"Fruit tree sales are strong," says Croucher. "We produce for different markets - full-sized for orchards (see box above) and for the home market. As grow your own has expanded, we have introduced a range of M9 trees for stepovers and other trained forms."
The nursery also runs courses for gardeners on summer pruning and winter training of fruit trees and hosts apple-tasting days. "We get lots of enquiries from the website but also deal with garden designers, landscape architects and local authorities who, with the shortage of allotments, are putting in more community orchards," he says.
Production ranges from maidens to full standards. "Over the past 20 years there has been a decline in the growing of commercial standard trees - many were grown by cider companies that have since been bought up," he says.
"We started up doing ornamental trees but within five years fruit trees became half our business. We have carved a niche doing heritage varieties, though one or two others have come along since. That's not a problem - there's plenty for all of us."
New varieties showing promise
A selection from East Malling's HortLINK project, 'Resi' is a sweet, scarlet-skinned German variety bred for high disease-resistance, hence the name. Available from Walcot Organic Nursery, it is particularly suited to organic cultivation.
Found on the edge of a motorway, 'Christmas Pippin' is said to rival 'Cox's Orange Pippin' for flavour, but will store until Christmas. It can cope with the full range of British climates and has high disease resistance.
A self-fertile peach tree with high resistance to peach leaf curl, 'Avalon Pride' bears large fruits with juicy yellow flesh from early August. The Montclare rootstock is said to make trees less susceptible to frost damage.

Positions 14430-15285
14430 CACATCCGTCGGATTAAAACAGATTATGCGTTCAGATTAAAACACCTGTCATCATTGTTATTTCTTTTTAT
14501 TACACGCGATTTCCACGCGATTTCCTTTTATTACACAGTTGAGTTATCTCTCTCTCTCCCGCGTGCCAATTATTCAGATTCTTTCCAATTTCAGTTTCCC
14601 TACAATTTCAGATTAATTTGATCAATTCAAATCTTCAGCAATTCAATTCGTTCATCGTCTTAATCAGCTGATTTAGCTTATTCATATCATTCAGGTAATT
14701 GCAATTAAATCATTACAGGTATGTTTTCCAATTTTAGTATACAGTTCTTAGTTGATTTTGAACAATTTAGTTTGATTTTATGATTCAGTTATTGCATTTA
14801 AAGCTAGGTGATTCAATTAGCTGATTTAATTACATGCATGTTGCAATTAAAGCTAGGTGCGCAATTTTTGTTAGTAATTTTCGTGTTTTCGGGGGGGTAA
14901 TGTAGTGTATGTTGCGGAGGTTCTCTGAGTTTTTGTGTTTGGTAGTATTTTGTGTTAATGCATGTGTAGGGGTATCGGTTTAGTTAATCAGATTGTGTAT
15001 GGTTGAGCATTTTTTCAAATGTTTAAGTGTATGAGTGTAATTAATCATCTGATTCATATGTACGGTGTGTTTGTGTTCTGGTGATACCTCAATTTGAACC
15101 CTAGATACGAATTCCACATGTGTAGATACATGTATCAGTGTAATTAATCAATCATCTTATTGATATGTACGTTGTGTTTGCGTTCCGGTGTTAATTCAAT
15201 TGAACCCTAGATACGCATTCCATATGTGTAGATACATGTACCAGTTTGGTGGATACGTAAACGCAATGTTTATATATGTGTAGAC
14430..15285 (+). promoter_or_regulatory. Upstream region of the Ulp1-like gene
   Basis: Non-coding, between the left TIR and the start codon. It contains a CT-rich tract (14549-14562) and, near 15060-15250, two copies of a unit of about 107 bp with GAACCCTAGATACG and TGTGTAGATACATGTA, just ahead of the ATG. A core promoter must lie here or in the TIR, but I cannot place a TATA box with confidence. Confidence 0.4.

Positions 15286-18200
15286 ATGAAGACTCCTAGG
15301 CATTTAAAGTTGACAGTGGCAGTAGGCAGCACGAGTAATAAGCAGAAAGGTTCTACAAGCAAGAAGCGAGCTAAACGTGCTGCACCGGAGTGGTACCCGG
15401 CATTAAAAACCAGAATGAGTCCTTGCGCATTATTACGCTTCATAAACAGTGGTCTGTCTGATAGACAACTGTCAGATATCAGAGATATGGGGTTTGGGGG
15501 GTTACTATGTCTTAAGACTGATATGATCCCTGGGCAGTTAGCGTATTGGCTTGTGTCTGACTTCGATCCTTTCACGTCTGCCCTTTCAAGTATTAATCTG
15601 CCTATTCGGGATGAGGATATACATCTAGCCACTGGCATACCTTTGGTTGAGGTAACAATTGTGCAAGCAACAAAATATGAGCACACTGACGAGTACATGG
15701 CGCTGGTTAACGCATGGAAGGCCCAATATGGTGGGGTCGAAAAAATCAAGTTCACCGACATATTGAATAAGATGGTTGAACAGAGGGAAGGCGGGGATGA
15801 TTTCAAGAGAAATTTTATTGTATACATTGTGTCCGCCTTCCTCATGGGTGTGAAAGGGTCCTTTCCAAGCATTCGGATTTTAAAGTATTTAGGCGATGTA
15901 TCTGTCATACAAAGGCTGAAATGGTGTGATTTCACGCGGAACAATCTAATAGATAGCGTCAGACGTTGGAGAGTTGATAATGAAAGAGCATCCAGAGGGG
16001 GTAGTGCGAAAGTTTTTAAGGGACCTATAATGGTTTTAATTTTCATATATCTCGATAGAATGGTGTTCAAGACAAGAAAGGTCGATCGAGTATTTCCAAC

In recent years, Frank P Matthews has sold out of its currant and gooseberry quarter-standards grafted onto a 1m clear stem.
This year it has increased production by 20 per cent, according to sales manager Matthew Thomas.
Breathing new life into old orchards
Devon has lost around 90 per cent of its old orchards since the end of World War Two. But Thornhayes Nursery has benefited from demand from the county's farmers and landowners restocking or recreating under the Government-funded Higher-Level Stewardship farm management scheme, which began in 2006.
"We have grown with that market and are one of its major suppliers," says managing director Kevin Croucher. "In this part of the world there are a lot of hobby farmers and good-lifers and an expanding quality food market. We are supplying people making jams, juices and ciders.
"They may be gapping up existing orchards or replacing ones that have gone entirely. They want traditional varieties on vigorous rootstocks that will have an impact on the landscape. But they have to be managed.
For those not inclined to such work, there are alternatives. One Devon firm, Sandford Orchards of Crediton, has created award-winning cider from apples grown in orchards that it manages on their owners' behalf.
"It's a lot better than it was 20 years ago," says Croucher. "But it's going to be a long way back to return to where it was."